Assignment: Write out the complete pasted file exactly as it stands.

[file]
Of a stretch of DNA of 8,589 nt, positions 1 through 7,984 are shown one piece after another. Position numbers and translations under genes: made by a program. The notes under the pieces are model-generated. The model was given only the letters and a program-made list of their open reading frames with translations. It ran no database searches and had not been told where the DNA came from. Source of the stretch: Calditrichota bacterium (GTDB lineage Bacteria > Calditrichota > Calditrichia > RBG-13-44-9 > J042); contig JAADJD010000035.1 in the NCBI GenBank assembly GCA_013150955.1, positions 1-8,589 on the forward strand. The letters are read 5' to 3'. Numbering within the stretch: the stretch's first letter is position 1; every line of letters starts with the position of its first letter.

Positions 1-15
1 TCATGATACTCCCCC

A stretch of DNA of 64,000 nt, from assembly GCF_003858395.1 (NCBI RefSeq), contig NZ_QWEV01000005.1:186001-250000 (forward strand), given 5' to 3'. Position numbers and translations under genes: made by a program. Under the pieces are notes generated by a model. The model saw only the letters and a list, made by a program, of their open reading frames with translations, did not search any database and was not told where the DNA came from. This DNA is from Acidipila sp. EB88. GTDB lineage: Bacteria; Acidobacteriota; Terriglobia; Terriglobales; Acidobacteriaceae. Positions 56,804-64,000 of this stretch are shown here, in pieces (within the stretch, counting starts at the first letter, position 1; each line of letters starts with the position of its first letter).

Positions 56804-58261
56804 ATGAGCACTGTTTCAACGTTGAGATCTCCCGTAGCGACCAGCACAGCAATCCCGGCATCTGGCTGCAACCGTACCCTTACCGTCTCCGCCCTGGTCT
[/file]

Of a stretch of DNA of 8,589 nt, positions 1 through 7,984 are shown one piece after another. Position numbers and translations under genes: made by a program. The notes under the pieces are model-generated. The model was given only the letters and a program-made list of their open reading frames with translations. It ran no database searches and had not been told where the DNA came from. Source of the stretch: Calditrichota bacterium (GTDB lineage Bacteria > Calditrichota > Calditrichia > RBG-13-44-9 > J042); contig JAADJD010000035.1 in the NCBI GenBank assembly GCA_013150955.1, positions 1-8,589 on the forward strand. The letters are read 5' to 3'. Numbering within the stretch: the stretch's first letter is position 1; every line of letters starts with the position of its first letter.

Positions 1-15
1 TCATGATACTCCCCC

A stretch of DNA of 64,000 nt, from assembly GCF_003858395.1 (NCBI RefSeq), contig NZ_QWEV01000005.1:186001-250000 (forward strand), given 5' to 3'. Position numbers and translations under genes: made by a program. Under the pieces are notes generated by a model. The model saw only the letters and a list, made by a program, of their open reading frames with translations, did not search any database and was not told where the DNA came from. This DNA is from Acidipila sp. EB88. GTDB lineage: Bacteria; Acidobacteriota; Terriglobia; Terriglobales; Acidobacteriaceae. Positions 56,804-64,000 of this stretch are shown here, in pieces (within the stretch, counting starts at the first letter, position 1; each line of letters starts with the position of its first letter).

Positions 56804-58261
56804 ATGAGCACTGTTTCAACGTTGAGATCTCCCGTAGCGACCAGCACAGCAATCCCGGCATCTGGCTGCAACCGTACCCTTACCGTCTCCGCCCTGGTCT